Dental problems are any type of mouth problem that requires the assistance of a dentist to remedy. These problems might relate to the teeth, the gums or another part of the mouth altogether. No matter how well you try to take care of your teeth, having the occasional dental problem is a regular part of life for many people.
The problems that might send you to the dentist vary widely, from a lost tooth because of an injury to gum disease. And though most dental problems are not serious, some issues in the mouth can be a warning sign of a deeper, underlying condition elsewhere in the body.
When it comes to problems with the teeth, there are some -- like a tooth that’s cracked or knocked out from an injury -- that are easy to determine. In both of these situations, it’s best to keep the tooth moist and see a dentist immediately, as the tooth can sometimes be saved. Other tooth problems are not as easy to spot, but if you feel pain from cold liquids or foods, it might be due to a cavity. And redness or swelling around the teeth or face could be a sign of an abscess or infection.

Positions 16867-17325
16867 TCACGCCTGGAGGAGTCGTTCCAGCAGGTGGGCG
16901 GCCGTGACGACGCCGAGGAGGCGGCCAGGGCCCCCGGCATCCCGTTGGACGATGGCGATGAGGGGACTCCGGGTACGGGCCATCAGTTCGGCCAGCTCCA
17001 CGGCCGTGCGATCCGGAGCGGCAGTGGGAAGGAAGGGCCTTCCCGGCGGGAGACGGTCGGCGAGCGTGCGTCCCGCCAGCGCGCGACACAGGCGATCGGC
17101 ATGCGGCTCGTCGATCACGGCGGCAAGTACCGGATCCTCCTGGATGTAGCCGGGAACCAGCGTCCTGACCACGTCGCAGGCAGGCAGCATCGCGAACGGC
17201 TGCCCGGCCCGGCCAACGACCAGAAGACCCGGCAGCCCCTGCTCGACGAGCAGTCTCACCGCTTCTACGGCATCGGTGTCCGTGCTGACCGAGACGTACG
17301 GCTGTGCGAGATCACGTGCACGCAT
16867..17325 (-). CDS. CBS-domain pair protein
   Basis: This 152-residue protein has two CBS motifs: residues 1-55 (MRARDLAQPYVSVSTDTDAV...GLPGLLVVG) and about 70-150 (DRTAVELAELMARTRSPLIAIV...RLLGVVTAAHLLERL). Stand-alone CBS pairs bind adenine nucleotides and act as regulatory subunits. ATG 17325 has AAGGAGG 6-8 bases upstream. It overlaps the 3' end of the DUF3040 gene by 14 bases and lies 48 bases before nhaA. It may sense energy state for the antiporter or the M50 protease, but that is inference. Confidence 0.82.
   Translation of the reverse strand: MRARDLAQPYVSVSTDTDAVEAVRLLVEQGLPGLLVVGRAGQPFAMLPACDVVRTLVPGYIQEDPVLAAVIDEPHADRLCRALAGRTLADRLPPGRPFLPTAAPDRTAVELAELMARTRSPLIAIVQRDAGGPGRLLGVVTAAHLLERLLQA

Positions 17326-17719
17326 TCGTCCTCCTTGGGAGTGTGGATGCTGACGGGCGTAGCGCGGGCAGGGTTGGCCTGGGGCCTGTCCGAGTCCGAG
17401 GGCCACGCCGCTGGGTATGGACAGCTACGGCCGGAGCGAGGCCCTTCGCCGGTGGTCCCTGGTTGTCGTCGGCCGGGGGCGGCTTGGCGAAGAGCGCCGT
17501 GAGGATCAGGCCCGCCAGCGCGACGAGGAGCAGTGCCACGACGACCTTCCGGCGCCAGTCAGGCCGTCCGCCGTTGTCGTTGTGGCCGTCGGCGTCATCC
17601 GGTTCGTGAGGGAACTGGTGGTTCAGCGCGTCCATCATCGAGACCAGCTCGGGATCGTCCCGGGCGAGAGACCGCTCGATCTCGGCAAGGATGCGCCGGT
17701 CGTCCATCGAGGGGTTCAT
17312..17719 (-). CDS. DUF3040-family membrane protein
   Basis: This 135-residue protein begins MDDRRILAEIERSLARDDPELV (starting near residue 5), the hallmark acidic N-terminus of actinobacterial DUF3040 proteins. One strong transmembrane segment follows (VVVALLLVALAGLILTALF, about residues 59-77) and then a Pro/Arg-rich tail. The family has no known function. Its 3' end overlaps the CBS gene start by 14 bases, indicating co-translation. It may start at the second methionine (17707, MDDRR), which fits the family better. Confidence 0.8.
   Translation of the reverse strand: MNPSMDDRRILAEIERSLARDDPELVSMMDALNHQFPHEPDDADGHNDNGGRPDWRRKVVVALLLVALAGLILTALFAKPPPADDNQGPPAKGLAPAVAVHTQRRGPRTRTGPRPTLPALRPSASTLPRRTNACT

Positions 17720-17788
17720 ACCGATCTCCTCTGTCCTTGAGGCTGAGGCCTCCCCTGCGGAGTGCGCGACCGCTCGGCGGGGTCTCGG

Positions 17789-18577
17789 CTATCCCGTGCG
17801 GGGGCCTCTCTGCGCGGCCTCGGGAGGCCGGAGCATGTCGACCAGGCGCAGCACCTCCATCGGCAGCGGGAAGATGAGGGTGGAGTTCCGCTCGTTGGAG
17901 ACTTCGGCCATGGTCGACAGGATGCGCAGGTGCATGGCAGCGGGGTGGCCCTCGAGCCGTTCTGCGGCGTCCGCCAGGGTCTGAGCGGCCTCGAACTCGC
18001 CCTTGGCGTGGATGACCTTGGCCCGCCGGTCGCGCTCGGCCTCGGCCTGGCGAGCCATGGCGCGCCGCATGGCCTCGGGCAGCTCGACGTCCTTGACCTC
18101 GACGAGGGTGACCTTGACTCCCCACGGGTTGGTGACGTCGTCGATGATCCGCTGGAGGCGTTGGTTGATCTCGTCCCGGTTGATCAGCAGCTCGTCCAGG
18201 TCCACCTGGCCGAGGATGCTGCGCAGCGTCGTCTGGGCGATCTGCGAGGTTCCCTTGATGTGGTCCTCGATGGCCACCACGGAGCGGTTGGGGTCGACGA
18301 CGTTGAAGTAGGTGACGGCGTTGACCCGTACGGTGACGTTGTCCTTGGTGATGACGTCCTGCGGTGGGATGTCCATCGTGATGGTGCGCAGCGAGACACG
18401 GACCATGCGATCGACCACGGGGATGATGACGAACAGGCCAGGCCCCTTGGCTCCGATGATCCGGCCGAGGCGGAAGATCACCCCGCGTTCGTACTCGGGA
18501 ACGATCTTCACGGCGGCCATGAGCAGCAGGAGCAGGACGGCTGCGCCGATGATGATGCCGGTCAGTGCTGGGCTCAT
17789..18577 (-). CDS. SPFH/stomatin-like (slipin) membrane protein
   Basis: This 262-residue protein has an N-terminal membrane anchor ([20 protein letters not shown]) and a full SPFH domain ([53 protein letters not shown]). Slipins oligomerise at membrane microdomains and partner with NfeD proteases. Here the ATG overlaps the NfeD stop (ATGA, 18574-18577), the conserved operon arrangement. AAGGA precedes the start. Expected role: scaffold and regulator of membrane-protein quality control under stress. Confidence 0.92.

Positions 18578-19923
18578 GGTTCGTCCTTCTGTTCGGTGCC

Problems with the gums are usually progressive disorders. A gum problem generally starts with gingivitis, which is the buildup of plaque between the teeth and on the gums. Gingivitis that is not addressed properly can gradually progress to periodontitis, or gum disease. At this point, the plaque begins to cause the decay of the gums and teeth, which can lead to greater problems, such as tissue, bone and tooth loss.
Treatment and Prevention of Dental Problems
The most common dental problems, such as gingivitis, gum disease and cavities, can be prevented with good oral hygiene. This includes brushing your teeth at least twice a day and between meals when possible. You should also floss at least once a day, use a plaque-preventing mouthwash and see a dentist for regular checkups. If problems persist despite these steps or if you experience other alarming symptoms in the mouth, schedule an appointment right away with your dentist.
SOURCES: American Academy of Family Physicians; American Academy of Periodontology
Common O-T-C teeth whitening treatments may damage protein-rich dentin.